When asked, I’m more than happy to share advice on nutrition, fitness, sleep, and recovery. Most of the time, everyone already knows the answers. We’ve heard them before. Many suggestions are so simple we don’t think they could be the real answer. There must be more. And it must be complicated.
With so many voices around us, we can become confused and not want to start in the first place. We’ll hear Exercise A is the best for strong legs. The next day we’ll read that Exercise B is what we should be doing. We may hear that squats are good for our knees. But our friend just told us squatting is bad for our knees. Then, don’t forget that we must do Exercise Y, or we’ll have back pain forever. (An exaggeration, but it’s not far off.)
All that information surrounding us can crowd our minds. Influencers doing fun-looking moves fill Instagram and other social media platforms telling us “this is the exercise for you” and “do this to look like me!” But this is how they make their money. If social media influencers and online content writers were to really share what it takes to have a strong and healthy body, they wouldn’t have many followers or website clicks. Their content would be boring and repetitive, which is what good fitness training is supposed to look like. It’s important to note that fitness can be fun and should be! However, it doesn’t involve constantly switching between different activities or focusing on a new move every day.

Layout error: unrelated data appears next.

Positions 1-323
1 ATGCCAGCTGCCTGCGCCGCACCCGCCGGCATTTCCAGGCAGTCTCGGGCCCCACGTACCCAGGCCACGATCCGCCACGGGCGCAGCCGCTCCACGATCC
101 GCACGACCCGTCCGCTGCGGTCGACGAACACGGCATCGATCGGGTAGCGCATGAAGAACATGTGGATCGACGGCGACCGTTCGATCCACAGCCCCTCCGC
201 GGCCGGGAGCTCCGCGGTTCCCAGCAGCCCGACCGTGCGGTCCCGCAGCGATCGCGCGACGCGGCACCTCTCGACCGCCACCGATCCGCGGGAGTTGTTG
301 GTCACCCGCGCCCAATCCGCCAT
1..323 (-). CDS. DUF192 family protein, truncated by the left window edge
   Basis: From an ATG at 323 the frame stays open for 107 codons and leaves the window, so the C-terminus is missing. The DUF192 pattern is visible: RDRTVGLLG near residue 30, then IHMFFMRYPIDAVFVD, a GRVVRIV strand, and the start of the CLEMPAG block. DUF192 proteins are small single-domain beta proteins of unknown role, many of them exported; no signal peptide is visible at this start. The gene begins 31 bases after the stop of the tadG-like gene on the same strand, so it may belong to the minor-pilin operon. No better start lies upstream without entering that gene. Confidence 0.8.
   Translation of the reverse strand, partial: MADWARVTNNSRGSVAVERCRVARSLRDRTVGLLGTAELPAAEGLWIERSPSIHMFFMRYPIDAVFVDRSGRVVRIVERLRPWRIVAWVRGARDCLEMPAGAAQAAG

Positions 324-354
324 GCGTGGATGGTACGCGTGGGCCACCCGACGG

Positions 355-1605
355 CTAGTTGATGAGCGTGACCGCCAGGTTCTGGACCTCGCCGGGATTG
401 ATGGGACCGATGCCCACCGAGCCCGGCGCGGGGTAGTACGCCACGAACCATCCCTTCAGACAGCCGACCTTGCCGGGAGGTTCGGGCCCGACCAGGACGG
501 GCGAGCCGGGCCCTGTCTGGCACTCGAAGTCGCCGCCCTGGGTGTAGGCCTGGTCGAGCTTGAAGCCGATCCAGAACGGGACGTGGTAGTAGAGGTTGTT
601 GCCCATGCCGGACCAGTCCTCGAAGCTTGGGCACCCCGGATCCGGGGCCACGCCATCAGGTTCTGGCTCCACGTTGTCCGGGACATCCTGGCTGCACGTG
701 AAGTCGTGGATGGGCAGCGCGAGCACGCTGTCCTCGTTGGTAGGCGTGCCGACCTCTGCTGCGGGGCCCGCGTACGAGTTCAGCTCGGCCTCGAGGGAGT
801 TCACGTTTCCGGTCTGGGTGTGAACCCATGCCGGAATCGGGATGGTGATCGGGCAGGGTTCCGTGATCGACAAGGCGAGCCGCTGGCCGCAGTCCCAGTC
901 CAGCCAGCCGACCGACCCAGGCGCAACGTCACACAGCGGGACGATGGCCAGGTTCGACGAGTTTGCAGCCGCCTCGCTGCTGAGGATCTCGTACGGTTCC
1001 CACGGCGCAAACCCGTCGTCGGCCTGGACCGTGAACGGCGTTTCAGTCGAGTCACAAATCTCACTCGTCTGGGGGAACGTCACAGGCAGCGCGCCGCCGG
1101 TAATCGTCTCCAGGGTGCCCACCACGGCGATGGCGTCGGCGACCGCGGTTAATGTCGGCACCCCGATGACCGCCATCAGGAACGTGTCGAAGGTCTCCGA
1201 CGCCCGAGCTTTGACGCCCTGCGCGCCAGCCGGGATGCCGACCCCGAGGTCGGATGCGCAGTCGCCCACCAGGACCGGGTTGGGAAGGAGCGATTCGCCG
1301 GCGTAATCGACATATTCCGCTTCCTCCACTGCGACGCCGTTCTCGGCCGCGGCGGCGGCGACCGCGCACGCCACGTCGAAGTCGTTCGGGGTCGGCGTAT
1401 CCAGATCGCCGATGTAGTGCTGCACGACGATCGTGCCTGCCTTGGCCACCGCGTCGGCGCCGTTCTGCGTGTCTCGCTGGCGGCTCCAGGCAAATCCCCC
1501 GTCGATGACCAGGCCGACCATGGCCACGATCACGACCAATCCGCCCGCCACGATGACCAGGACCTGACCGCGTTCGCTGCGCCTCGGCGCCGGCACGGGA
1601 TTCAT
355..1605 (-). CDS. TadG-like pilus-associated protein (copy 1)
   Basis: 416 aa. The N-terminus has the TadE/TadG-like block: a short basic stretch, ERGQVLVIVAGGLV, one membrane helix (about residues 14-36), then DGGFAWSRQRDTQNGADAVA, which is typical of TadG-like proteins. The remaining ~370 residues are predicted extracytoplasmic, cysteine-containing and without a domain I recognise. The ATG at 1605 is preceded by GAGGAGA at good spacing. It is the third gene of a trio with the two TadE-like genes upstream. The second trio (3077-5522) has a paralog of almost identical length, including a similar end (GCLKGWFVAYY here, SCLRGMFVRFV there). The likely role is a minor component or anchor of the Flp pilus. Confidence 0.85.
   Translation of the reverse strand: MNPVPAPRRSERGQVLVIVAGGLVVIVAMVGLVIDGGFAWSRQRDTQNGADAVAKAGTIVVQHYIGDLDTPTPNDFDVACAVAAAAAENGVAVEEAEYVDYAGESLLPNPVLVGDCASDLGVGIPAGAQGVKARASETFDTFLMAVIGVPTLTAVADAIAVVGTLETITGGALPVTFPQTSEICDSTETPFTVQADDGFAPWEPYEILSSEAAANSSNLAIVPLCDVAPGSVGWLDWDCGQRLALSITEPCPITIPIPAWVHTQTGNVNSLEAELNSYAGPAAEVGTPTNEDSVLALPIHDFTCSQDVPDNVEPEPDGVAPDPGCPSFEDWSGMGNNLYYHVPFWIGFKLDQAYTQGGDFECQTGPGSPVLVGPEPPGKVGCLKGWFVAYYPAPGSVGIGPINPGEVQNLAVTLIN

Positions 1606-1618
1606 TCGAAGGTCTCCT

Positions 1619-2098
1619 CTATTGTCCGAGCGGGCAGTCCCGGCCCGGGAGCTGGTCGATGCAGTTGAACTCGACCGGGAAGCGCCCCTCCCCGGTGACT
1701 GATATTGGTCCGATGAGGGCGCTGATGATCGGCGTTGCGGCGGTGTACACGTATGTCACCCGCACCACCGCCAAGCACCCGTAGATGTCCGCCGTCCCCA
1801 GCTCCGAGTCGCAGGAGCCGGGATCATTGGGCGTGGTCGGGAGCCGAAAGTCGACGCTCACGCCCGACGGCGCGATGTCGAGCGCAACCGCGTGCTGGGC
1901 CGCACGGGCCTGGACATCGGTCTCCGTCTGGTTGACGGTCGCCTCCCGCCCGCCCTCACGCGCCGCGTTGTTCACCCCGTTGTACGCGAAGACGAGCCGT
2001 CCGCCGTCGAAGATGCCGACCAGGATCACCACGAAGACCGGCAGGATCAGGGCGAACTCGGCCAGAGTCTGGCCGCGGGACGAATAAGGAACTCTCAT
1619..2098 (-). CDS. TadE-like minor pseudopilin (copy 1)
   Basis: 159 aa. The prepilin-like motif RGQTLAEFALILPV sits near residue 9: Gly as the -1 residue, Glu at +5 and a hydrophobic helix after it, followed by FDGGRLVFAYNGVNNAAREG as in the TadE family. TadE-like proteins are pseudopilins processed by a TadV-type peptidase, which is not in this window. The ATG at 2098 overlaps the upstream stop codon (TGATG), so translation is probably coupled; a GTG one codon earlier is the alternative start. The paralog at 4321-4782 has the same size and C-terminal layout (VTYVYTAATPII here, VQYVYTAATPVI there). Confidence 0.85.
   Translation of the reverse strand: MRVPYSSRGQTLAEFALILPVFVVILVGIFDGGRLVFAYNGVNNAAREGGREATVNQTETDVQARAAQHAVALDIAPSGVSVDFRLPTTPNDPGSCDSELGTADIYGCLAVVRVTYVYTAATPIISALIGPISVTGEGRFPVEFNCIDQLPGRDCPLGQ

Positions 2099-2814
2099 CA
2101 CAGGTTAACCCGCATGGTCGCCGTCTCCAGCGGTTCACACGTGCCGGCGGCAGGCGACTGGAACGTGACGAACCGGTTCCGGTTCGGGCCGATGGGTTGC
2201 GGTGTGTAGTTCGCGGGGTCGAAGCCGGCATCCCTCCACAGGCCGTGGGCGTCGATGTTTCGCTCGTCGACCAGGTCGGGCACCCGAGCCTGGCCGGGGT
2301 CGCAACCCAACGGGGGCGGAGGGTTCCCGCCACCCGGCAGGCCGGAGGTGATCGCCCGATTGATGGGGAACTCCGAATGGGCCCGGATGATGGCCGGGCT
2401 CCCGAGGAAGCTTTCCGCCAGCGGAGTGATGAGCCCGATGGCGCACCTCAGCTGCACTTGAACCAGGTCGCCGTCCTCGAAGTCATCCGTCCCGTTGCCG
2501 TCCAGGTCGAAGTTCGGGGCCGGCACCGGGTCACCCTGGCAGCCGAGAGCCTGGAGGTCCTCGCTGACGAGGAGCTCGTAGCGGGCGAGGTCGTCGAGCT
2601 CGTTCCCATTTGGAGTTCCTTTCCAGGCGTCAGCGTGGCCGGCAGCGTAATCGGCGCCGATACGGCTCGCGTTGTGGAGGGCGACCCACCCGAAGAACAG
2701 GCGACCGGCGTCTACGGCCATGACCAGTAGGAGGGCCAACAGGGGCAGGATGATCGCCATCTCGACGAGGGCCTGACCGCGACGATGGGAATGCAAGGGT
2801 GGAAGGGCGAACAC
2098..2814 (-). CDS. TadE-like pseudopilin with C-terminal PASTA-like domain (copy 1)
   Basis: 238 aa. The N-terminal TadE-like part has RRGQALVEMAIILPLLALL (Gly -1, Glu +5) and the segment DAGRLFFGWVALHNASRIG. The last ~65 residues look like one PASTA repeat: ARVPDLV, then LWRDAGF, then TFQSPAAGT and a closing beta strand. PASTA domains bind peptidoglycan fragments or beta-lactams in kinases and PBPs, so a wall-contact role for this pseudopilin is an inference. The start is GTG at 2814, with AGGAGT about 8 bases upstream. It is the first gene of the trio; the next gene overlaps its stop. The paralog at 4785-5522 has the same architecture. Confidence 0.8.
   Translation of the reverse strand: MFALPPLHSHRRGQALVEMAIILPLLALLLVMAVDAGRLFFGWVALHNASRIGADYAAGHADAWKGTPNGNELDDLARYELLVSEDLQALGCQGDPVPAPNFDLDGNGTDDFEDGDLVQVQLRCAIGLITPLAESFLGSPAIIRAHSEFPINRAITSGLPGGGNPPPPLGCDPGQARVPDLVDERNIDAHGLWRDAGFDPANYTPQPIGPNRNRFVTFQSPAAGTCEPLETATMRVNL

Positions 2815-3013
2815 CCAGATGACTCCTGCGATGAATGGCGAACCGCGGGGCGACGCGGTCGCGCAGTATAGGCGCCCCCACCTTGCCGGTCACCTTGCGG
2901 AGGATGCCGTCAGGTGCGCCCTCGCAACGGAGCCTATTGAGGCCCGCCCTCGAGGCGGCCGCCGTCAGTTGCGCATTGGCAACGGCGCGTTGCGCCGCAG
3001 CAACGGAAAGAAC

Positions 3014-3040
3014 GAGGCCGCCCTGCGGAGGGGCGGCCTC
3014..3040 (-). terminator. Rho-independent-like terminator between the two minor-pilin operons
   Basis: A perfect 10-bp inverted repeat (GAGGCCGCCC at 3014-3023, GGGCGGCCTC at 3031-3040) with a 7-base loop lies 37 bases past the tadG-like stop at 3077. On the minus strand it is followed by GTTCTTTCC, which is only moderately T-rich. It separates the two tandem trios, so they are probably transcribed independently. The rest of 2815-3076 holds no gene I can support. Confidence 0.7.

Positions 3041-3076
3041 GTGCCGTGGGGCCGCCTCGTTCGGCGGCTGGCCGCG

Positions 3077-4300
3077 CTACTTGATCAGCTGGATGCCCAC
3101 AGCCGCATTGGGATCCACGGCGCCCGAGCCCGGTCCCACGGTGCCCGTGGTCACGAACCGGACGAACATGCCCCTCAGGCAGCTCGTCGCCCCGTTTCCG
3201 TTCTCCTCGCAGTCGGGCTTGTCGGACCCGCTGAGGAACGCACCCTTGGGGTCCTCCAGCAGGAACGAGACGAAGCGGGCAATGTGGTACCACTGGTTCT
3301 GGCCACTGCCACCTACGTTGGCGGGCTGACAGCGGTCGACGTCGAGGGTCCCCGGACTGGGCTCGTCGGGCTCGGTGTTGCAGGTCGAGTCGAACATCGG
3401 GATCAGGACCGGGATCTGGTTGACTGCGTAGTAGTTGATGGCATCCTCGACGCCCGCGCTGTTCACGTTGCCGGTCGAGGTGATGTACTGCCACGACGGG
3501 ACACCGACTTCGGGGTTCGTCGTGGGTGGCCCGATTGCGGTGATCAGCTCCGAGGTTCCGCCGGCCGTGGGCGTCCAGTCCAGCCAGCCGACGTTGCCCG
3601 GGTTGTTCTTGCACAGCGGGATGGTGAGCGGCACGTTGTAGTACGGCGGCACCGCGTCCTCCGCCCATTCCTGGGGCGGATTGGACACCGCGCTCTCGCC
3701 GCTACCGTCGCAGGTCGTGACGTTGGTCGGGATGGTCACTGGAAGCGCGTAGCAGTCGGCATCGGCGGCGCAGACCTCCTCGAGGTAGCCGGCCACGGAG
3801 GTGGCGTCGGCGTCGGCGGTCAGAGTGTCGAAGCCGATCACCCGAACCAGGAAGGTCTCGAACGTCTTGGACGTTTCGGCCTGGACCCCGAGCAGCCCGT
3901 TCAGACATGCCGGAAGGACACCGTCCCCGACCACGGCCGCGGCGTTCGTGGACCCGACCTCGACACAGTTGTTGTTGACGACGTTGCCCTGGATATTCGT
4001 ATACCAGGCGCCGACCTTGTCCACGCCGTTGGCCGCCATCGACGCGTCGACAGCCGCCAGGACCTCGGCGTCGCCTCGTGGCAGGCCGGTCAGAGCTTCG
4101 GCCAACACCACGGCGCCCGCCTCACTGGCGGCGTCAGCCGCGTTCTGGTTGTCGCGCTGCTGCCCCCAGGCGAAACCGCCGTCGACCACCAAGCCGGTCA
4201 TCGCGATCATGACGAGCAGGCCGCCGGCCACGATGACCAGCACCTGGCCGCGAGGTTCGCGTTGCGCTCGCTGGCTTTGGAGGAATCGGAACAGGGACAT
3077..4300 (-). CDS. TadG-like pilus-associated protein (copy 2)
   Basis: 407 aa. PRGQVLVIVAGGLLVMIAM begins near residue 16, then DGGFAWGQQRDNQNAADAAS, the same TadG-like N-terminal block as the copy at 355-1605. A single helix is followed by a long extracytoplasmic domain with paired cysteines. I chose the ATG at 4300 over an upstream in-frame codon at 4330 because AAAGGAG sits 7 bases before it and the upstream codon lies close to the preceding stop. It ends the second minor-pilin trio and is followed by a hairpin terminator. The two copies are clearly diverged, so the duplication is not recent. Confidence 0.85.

In talking to clients and friends, I’ve found that it’s not that we don’t know what to do, it’s that we don’t know where to start. I was once asked to build a list of exercises for a project; in a few minutes I wrote down over 100 different exercises. I wouldn’t expect anyone outside of my field to compile that many, but if we sit and think for a few minutes, I’m sure a list could be created. Or we may run it through our heads and not come up with any. So where do we begin? How do we know what is right for us? Will this help or hurt? How much time will it take to try this out? Am I even doing this correctly? Will this make me sore? The questions can continue endlessly. They’ll stop us before we even start.
Decision Paralysis is the inability to decide out of fear of making the wrong decision. It’s a form of perfectionism. It happens when there are too many choices. We become overwhelmed by all our options and end up not choosing any of them. We paralyze ourselves. We already spend a large portion of our day making decisions. After a long day, the first thing we want is a non-choice or any easy one. Even if we decide which exercises we’re going to do today, the act of deciding can be mentally exhausting, leaving us with little energy left to follow through. It makes sitting on the couch an easier decision because we don’t have to make a choice. We simply sink into our comfy spot.
How do we deal with this and make an actionable plan? Thinking about something is easy enough, the action becomes our next big step. It’s been said that “the heaviest weight in the gym is the front door.” When all the thinking is done, it’s time to get to work. For most of us, we know we need to add movement into our day. We should drink more water. We should sleep 7-9 hours every night. Since we know these things, let’s start there. Choose one thing to change. One thing you’re not doing now. No matter what you choose, over time, it will make a difference because you’re not doing it now. Using myself as an example, I struggled with adding workouts back into my week after some time off. My husband shot down every objection or question I had with the statement, “It doesn’t matter. It’s more than you’re doing now.” He was right. If we walk as little as half a mile a day, which is roughly 15 minutes if we walk slowly, we will have walked 14 miles by the end of the month.
One of the beautiful things about fitness is that it doesn’t matter what we do. What matters is that we do it. Consistently.